Huge Fish, Once Believed Extinct, Isn’t the ‘Living Fossil’ Scientists Thought
An analysis of coelacanth DNA suggests its genome has experienced some significant changes in recent evolutionary history, potentially dispelling the popular image of these iconic fish as being “living fossils.”
The discovery of a live coelacanth (pronounced “see-lah-kanth”) off the coast of South Africa in 1938 was quite the shock, as these animals were believed to be extinct. The large fish were thereafter referred to as “living fossils” owing to their uncanny resemblance to near-identical species spotted in the fossil record.
New research published in Molecular Biology and Evolution presents evidence showing that at least one species of coelacanth, formally known as Latimeria chalumnae, is not the living fossil it’s presumed to be, having acquired dozens of new genes in the past 23 million years — a surprising finding, and a far cry from the idea that the species has barely changed since its ancestors emerged over 300 million years ago. What’s more, the finding is further evidence that the living fossil concept is outdated and somewhat of a misnomer.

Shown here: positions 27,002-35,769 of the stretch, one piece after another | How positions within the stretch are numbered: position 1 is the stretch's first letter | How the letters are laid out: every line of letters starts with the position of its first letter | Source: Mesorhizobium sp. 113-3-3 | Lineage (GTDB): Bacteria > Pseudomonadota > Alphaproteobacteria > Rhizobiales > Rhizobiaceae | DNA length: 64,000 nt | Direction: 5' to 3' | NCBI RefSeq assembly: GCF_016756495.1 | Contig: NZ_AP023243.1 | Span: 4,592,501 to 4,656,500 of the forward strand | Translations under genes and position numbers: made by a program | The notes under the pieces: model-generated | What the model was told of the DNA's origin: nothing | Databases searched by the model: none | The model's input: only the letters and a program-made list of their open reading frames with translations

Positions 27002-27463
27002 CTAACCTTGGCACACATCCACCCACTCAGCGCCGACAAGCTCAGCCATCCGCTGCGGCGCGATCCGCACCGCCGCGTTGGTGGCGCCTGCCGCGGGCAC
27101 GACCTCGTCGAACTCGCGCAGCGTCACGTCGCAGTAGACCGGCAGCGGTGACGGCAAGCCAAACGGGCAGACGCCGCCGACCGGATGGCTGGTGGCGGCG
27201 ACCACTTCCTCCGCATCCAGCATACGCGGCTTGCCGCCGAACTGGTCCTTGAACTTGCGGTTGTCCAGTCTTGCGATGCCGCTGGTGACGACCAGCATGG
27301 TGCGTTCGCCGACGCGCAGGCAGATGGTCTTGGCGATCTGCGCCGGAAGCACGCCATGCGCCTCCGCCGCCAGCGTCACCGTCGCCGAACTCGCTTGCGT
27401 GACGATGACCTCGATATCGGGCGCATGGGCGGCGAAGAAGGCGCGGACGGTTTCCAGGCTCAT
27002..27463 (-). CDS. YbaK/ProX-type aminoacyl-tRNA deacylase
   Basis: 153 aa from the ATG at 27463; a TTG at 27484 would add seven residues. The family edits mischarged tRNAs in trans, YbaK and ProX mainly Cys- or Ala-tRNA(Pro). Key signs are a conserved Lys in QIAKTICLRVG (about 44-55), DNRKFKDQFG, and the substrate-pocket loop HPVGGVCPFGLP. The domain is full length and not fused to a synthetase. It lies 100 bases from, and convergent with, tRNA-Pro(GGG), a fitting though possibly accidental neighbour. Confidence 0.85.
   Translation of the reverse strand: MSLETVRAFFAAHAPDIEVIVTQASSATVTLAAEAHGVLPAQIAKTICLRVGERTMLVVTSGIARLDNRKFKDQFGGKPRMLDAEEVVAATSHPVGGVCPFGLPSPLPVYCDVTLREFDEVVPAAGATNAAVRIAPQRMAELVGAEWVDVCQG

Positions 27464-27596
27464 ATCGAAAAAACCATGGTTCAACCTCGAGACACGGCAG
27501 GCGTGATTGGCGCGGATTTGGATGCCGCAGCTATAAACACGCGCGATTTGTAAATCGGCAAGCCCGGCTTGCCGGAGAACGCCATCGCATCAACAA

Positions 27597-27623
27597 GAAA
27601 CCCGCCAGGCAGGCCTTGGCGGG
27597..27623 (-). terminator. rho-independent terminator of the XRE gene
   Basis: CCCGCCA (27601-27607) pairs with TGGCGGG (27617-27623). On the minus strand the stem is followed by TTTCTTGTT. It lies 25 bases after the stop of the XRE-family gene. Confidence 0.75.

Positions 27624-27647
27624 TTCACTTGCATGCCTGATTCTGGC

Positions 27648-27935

“Previous research has found that while coelacanth genes have evolved slowly compared to other fish, reptiles, and mammals, its genome as a whole has not evolved abnormally slowly and is hardly inert,” said Yellan.
To which he added: “I think that as more and more genomes are being published, the ‘living fossil’ concept is becoming increasingly something of a misconception, and I think many scientists would probably hesitate to assign it to any species.”
I have frequently written in this blog how any creature would have to have evolved to survive in modern times .The pollution alone would mean evolving to survive.Any so called dinosaur would have changed possibly in size and shape to compete for food and to breathe the air or live in the polluted rivers and seas.As predator/prey relationships change so the animals have to evolve or die. The things prehistoric animals ate whether flesh or plant no longer exist in many cases and would force a change.The question is would we still recognise them or would they have changed so much they may be something we think of as every day creatures such as the birds in our gardens?
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